This is a highly collectable little piece of antique Scottish Art Pottery.
It is very pretty and would look fine on display in a country kitchen on a Welsh dresser or in a china cabinet.
The clear, glassy glazes used on Mak Merry (and also Bough) pottery - have a tendency to develop surface crazing called craquelure, so it might indeed be better for very occasional use or display purposes. However, this little lidded pot has a very clean glaze with none of these issues - so that is certainly good news.
The condition is generally fine with no chips or cracks. Nice and clean inside the pot no nasty staining.
Dimensions: Height is 4 inches. The diameter is 4 inches and from handle to handle is 5 1/4 inches.
The weight is 235 grams (unpacked).
A very delightful hand-painted pattern consisting of bouquets of Art Nouveau flowers in pinks, yellows, and blues. They are reminiscent in form to those found on my little MakMerry cream jug - also available in my shop (but I don't think that these form an exact matched pair).
The lid is original to the pot - the knop on the lid is the exact same colour as the handles - as is the colour of the flowers on both pieces. However, it is not such a tight fit - and there is a little movement in the lid when placed on top of the main body of the pot.
Have taken a lot of photographs for your inspection.
UK Posting is going to be £4.95 - and this is with Royal Mail Recorded Delivery. This will be applied at the checkout.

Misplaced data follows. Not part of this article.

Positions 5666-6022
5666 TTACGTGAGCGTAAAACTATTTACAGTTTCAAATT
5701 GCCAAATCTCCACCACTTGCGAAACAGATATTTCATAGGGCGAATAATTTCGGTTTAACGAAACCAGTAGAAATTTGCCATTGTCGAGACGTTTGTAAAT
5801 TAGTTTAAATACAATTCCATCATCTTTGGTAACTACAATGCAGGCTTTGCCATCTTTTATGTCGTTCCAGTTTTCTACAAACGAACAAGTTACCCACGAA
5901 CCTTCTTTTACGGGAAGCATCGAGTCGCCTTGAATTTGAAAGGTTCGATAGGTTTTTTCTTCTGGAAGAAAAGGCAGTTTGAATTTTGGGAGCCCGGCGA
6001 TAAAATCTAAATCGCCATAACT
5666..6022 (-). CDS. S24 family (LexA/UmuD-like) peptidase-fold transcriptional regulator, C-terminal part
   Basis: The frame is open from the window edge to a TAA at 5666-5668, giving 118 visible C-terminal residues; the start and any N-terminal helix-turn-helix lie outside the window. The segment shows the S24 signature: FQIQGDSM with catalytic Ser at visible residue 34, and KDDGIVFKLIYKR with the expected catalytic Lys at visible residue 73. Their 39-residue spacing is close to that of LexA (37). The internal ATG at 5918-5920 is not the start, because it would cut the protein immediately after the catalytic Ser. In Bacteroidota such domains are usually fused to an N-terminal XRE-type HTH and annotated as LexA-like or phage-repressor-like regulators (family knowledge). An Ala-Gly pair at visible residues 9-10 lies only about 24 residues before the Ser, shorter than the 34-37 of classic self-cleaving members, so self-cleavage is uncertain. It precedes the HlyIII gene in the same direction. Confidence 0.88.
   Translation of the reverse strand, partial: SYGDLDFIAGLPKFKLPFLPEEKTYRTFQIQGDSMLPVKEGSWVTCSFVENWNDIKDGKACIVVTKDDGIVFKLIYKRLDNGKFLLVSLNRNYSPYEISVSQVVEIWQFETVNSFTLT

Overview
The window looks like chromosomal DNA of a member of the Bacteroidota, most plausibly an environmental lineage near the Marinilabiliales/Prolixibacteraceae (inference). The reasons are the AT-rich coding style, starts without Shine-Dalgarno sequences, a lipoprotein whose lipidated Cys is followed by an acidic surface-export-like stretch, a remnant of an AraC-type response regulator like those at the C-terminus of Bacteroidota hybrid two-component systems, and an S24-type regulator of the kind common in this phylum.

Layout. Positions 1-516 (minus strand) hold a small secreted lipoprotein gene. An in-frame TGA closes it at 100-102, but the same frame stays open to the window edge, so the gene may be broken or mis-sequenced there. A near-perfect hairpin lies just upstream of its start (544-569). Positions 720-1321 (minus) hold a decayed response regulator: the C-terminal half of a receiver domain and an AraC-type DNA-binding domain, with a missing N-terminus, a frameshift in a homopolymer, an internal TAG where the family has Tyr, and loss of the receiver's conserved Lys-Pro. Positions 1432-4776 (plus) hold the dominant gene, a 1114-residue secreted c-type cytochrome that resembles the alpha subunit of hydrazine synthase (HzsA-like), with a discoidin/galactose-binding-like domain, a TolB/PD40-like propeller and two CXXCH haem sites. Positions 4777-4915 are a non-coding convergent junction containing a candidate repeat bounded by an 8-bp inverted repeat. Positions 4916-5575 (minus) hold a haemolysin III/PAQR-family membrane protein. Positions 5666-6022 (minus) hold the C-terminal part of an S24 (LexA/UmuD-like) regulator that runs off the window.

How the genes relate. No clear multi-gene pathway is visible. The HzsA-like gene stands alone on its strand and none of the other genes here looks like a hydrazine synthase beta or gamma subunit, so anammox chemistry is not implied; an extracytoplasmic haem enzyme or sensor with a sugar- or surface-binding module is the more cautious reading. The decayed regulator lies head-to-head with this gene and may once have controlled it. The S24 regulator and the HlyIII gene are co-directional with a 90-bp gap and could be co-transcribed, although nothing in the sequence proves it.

HISTORY: The MakMerry pottery grew out of the Scottish Women's Rural Institute, which was founded in 1917 in the Scottish town Macmerry by Catherine Blair.
Catherine had previously been an active Suffragist, campaigning for 'Votes for Women' and had a history of promoting female independence and equality. She became involved in the suffragette movement was by writing countless letters to the press about the plight of women.
In 1920 MakMerry was set up as the trading arm of the Institute. Initially, members invested small sums of money and produced food items for sale – but they soon moved into producing fine craftworks as well – one of the crafts was pottery decoration. They hand-painted smaller household items such as plates, shallow bowls, lidded pots and the sweetest teapots – and all these are instantly identifiable and often featured delicate and stylized floral patterns.